Albanese government ministers in urgent talks with gas producers to shore up supply

Anthony Albanese says the federal government is in talks with West Australian gas producers to shore up supplies as the nation teeters on the brink of an energy crisis.

Newly-appointed Resources Minister Madeleine King has engaged Woodside and other major providers in discussing supplying liquefied natural gas to the eastern states.

A cold snap across southeastern Australia, outages at coal-fired power stations, the collapse of a gas supplier, and sanctions on Russia have combined to fuel a sharp increase in the wholesale price of gas.

The spot price was already rising due to increased global demand as countries transitioned from using Russian gas and coal in response to its invasion of Ukraine.

The local supply shortage has developed despite Australia being one of the world’s biggest producers of liquefied natural gas.

Camera IconAnthony Albanese has said the government is negotiating with gas producers to shore up supplies. NCA NewsWire / Martin Ollman Credit: News Corp Australia

The Prime Minister on Friday said some of the constraints on energy supply were “beyond any government’s control” but he placed some of the blame on the Coalition.

“What has occurred with Russia and Ukraine and the consequential significant hike in global prices are beyond people’s control,” Mr Albanese told ABC Radio Perth.

“But what was in the government’s control is having an energy policy, and we’ve been through nine years of no energy policy.”

He reaffirmed Labor’s support for Woodside’s Scarborough gas project off the WA coast, saying a “simple stop” position on fossil fuels wouldn’t meet the economy’s needs.

Mr. Albanese said Energy Minister Chris Bowen was also in talks with the sector about alleviating the immediate pressure on businesses and households.

Mr. Bowen on Thursday said the Australian energy market was facing a “perfect storm” and warned skyrocketing wholesale prices couldn’t necessarily be solved immediately.

Mr. Bowen will meet with state and territory energy ministers next week to be briefed by the Australian Energy Market Operator and the energy regulator.

“The Albanese Labor government will take whatever action is necessary to ensure ongoing reliability and affordability for the energy markets … based on expert advice,” he said.

Camera IconEnergy Minister Chris Bowen hasn’t ruled out any particular measures to solve the crisis. NCA NewsWire / Martin Ollman Credit: News Corp Australia

Mr. Bowen was asked about the prospect of pulling the government’s “gas trigger” to requisition gas marked for export to bolster local supplies.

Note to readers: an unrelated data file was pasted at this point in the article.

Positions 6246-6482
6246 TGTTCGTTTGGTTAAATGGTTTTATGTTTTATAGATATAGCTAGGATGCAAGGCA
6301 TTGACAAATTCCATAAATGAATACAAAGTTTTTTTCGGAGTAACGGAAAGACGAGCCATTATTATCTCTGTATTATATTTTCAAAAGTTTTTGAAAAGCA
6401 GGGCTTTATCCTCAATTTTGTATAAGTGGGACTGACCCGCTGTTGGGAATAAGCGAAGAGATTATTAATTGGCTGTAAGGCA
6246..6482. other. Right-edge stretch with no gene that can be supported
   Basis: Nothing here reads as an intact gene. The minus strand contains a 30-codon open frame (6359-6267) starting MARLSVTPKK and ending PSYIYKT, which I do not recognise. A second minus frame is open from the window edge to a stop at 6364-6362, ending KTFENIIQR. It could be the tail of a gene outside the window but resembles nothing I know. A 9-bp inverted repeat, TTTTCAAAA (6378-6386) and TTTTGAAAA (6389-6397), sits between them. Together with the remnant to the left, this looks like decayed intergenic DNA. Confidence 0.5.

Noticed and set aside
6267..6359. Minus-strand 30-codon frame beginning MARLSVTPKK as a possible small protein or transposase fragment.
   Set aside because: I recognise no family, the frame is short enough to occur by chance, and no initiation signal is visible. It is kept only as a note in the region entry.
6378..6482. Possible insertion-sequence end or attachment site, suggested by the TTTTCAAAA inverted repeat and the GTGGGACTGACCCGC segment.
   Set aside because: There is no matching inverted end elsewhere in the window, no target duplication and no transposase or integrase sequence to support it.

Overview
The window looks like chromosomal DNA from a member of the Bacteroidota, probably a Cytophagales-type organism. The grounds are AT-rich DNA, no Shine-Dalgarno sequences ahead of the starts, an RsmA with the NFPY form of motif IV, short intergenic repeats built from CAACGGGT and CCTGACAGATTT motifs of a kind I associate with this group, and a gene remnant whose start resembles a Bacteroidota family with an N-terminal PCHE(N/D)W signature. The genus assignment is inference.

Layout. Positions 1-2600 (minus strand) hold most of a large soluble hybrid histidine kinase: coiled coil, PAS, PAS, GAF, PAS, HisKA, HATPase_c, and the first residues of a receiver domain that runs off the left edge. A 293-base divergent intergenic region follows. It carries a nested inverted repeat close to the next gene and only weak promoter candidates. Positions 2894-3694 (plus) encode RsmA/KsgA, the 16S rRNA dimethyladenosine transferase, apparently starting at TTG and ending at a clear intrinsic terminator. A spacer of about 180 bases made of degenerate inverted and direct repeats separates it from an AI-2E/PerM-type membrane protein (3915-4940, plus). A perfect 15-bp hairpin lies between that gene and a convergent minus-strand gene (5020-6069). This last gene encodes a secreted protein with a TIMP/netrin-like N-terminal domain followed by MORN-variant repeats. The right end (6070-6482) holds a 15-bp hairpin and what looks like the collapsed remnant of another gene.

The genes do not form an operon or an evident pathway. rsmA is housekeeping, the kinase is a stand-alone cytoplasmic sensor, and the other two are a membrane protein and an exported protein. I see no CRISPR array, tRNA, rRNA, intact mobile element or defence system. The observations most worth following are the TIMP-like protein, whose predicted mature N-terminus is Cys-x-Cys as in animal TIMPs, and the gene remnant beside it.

He said enacting the emergency mechanism wouldn’t help in the short term as it wouldn’t come into effect until January next year.

Another option being floated would be to introduce a national domestic gas reservation policy — similar to that in WA—requiring a proportion of gas produced in Australia is kept here.

Mr. Bowen hasn’t ruled out any particular measures.

Australian Workers’ Union national secretary Daniel Walton has called on the Albanese government to pull the gas trigger immediately.

“Yes, it won’t come into effect until January, but ,manufacturers hanging in there by the skin of their teeth will be able to tell investors some relief is on the way,” he said.

Mr. Walton said the government couldn’t rely on negotiations with gas companies unless they guaranteed affordability.

Camera IconAustralian Workers’ Union national secretary Daniel Walton has warned the government about relying on gas producers to solve the crisis. Grant Wells. Credit: Supplied

The Australia Institute principal adviser Mark Ogge said research done by the progressive think tank showed domestic gas consumption was dwarfed by the amount of gas produced for export.

“Australia does not have a gas supply problem; it has a gas export problem. Eighty percent of Australia’s gas is exported,” he said.

“The idea that there is a gas shortage is a joke, but the only ones laughing are gas executives – all the way to the bank.”

Mr. Ogge said the gas price crisis facing eastern Australia was the “direct result” of the export market exposing the Australian gas market to volatile international gas prices.

Australian Energy Council chief executive Sarah McNamara says wholesale price spikes aren’t likely to be passed onto consumers in the short term because power retailers are contractually obliged to smooth out supply costs.

“However, because there’s general upward pressure on prices, people will experience higher bills over the coming year,” she told ABC on Friday.

“We recommend that people pick up the phone and call their retailer and make sure they’re on the best and cheapest deal for their circumstances.”

Deputy Prime Minister Richard Marles on Friday told Nine’s Today the Albanese government wasn’t ruling out ramping up coal-fired power generation in the short term.

Opposition Leader Peter Dutton took part in the same program in an interview that quickly descended into a blame game between the two men over who was accountable for rising energy prices.

Mr. Dutton said the Albanese government — which has been in office for less than two weeks — was too inexperienced in dealing with the crisis.

“The public will get sick of this line coming out of the government: ‘The last government is to blame for everything’,” he said.

Bella E. McMahon
I am a freelance writer who started blogging in college. I am fascinated by human nature, politics, culture, technology, and pop culture. In addition to my writing, I enjoy exploring new places, trying out new things, and engaging in conversations with new people. Some of my favorite hobbies are reading, playing music, making crafts, writing, traveling, and spending time with my family.